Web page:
By Angela Stringfellow on Apr 15, 2020 3:59:11 PM
The COVID-19 pandemic has left the world in a state of crisis for most people, but for people with compromised immune systems, such as those with disabilities and older adults, the risks are even more concerning. Likewise, family caregivers who provide care for their loved ones must be especially cautious venturing outside the home, as exposing themselves to a dangerous virus like the coronavirus means exposing their care recipients, too. Telehealth nursing is a vital service during this period of crisis, and in this post, we’ll discuss the definition of telehealth nursing, examples, and how it’s benefiting seniors, disabled persons, and family caregivers during the coronavirus pandemic and beyond.
Definition of Telehealth Nursing
Telehealth nursing is the use of telecommunications and other electronic and digital technologies to conduct nursing and deliver care remotely. Telehealth nursing is a component of telemedicine and is also known as telenursing and nursing telepractice. It can be conducted anywhere the necessary technology is in place, such as prisons, private homes, doctor’s offices, clinics, and hospitals.
As the world is coping with the coronavirus pandemic, telehealth nursing enables older adults, people with disabilities, and family caregivers to receive essential nursing services and clinical advice without the need to visit a healthcare provider’s office for a face-to-face visit. By enabling these vulnerable populations to receive nursing services without leaving their homes, telehealth nursing makes it possible to avoid unnecessary exposure to the coronavirus and other potential illnesses.
What are Examples of Telehealth Nursing?
Nurses have been using the telephone for decades to discuss healthcare concerns with patients, such as communicating the results of lab testing, discussing medication refills, and providing advice for how to manage symptoms or minor health conditions at home. Today, telehealth nursing encompasses far more than just telephone communication, including a variety of technologies such as patient portals, videoconferencing, Remote Patient Monitoring (RPM), and other tools.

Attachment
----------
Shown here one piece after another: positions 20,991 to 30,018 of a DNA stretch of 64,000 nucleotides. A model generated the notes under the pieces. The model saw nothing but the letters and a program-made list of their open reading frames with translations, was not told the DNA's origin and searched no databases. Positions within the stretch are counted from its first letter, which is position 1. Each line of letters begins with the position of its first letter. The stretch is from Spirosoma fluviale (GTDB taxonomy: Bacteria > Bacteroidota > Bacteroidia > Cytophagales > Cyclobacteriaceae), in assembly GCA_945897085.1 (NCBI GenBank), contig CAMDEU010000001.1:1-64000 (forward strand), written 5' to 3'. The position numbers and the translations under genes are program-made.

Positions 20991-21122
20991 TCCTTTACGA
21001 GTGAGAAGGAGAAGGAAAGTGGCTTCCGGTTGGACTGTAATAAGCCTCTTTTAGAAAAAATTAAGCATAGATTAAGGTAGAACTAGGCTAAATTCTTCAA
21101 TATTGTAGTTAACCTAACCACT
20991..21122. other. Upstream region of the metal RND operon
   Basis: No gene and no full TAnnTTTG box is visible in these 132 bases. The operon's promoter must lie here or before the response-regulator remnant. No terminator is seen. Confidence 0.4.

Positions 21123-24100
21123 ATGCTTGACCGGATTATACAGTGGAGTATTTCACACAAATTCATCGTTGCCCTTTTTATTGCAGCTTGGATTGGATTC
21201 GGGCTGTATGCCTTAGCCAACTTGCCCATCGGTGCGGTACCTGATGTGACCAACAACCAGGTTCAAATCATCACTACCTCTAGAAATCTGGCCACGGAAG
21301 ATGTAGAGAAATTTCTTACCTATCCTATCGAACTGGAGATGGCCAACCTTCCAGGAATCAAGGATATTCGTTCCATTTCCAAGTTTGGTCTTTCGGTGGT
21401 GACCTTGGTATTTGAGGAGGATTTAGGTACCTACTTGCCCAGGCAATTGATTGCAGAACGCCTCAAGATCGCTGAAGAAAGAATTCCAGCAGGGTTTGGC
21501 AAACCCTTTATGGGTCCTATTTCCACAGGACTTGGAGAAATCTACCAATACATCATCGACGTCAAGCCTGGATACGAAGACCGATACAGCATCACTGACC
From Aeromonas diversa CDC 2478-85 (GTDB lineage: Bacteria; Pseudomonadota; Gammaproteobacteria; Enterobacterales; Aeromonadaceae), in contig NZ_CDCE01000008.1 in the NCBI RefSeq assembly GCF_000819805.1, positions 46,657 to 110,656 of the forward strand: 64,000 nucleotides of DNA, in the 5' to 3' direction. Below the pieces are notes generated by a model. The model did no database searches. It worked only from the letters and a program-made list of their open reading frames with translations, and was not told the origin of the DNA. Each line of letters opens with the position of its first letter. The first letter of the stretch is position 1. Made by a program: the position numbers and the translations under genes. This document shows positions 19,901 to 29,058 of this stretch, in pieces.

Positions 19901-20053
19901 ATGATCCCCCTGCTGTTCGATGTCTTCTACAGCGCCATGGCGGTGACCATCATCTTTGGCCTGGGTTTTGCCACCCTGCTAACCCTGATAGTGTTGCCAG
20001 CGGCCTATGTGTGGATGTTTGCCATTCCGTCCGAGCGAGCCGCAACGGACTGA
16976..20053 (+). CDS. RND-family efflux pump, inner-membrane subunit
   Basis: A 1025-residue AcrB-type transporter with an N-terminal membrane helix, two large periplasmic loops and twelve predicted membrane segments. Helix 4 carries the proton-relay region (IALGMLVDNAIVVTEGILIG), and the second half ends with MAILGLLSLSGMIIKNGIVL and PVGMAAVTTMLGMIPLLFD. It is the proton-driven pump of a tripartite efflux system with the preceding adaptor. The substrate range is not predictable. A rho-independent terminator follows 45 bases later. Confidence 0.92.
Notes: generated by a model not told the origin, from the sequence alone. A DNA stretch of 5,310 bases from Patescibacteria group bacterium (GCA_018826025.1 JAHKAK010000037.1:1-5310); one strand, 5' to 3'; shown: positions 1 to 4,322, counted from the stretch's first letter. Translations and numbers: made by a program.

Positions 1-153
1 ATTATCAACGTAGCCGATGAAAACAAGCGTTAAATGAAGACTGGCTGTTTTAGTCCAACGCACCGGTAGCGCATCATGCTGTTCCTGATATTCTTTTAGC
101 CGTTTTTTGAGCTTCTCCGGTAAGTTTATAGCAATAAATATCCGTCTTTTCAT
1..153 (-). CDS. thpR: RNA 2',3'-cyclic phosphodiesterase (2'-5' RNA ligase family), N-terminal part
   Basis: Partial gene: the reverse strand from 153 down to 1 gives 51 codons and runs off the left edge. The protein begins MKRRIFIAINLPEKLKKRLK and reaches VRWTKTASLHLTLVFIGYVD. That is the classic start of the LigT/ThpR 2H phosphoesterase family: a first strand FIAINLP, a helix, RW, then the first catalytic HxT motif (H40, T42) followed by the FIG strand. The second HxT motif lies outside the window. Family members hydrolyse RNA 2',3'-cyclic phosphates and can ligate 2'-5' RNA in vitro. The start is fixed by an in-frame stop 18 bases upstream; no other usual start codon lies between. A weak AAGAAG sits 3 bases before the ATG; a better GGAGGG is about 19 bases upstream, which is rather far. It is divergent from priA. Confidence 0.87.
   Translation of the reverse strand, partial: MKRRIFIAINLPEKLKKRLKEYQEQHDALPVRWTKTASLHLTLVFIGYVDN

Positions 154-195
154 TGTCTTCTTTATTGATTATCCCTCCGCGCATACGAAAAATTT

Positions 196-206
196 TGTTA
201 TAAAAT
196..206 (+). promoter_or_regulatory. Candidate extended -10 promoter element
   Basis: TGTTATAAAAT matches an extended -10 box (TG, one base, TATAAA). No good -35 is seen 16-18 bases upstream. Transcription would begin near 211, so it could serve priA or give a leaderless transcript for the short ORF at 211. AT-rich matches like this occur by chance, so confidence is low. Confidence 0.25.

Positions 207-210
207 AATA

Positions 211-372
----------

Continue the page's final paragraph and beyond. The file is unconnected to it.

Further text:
Telehealth nursing also can be used in emergency situations, allowing nurses from around the world to perform triage over the telephone, a prominent benefit during crises like COVID-19. Nurses can provide instructions for dressing minor wounds or treating minor burns at home, as well as leverage mobile health devices to take blood pressure readings, monitor oxygen levels, check blood sugar levels, monitor heart rate and respiration, and other health statistics. Telehealth nursing also is increasingly used for pre- and post-surgical care.
Telehealth nursing has become an extension of many healthcare providers’ offices, as well as some hospitals and health plans. For example, some health insurers offer telehealth nursing services as part of workplace wellness programs, with regular check-ins with employees to discuss their general health status, the management of chronic health conditions, and wellness advice. In the wake of the coronavirus pandemic, it’s likely that telehealth nursing will become even more prevalent in response to the growing awareness of the potential for the community spread of disease.
What Technologies are Used for Telehealth Nursing?
There are several technologies commonly used in telehealth nursing:
- Live Videoconferencing: Live videoconferencing technologies enable telehealth nurses to connect with patients and their caregivers in real-time. The experience is closer to that of face-to-face interaction compared to telephone conversations, which is comforting to many patients and caregivers.
- Remote Patient Monitoring: Remote Patient Monitoring technologies use wearable technology, medical devices, and health applications to collect patient health data and transmit that information to telehealth nurses and other providers. RPM technologies enable telehealth nurses to detect changes in a patients’ health status or signs of non-compliance and connect with patients to recommend changes before serious health complications occur. For family caregivers, knowing that a qualified nursing provider is keeping an eye on their loved one’s health statistics provides peace of mind.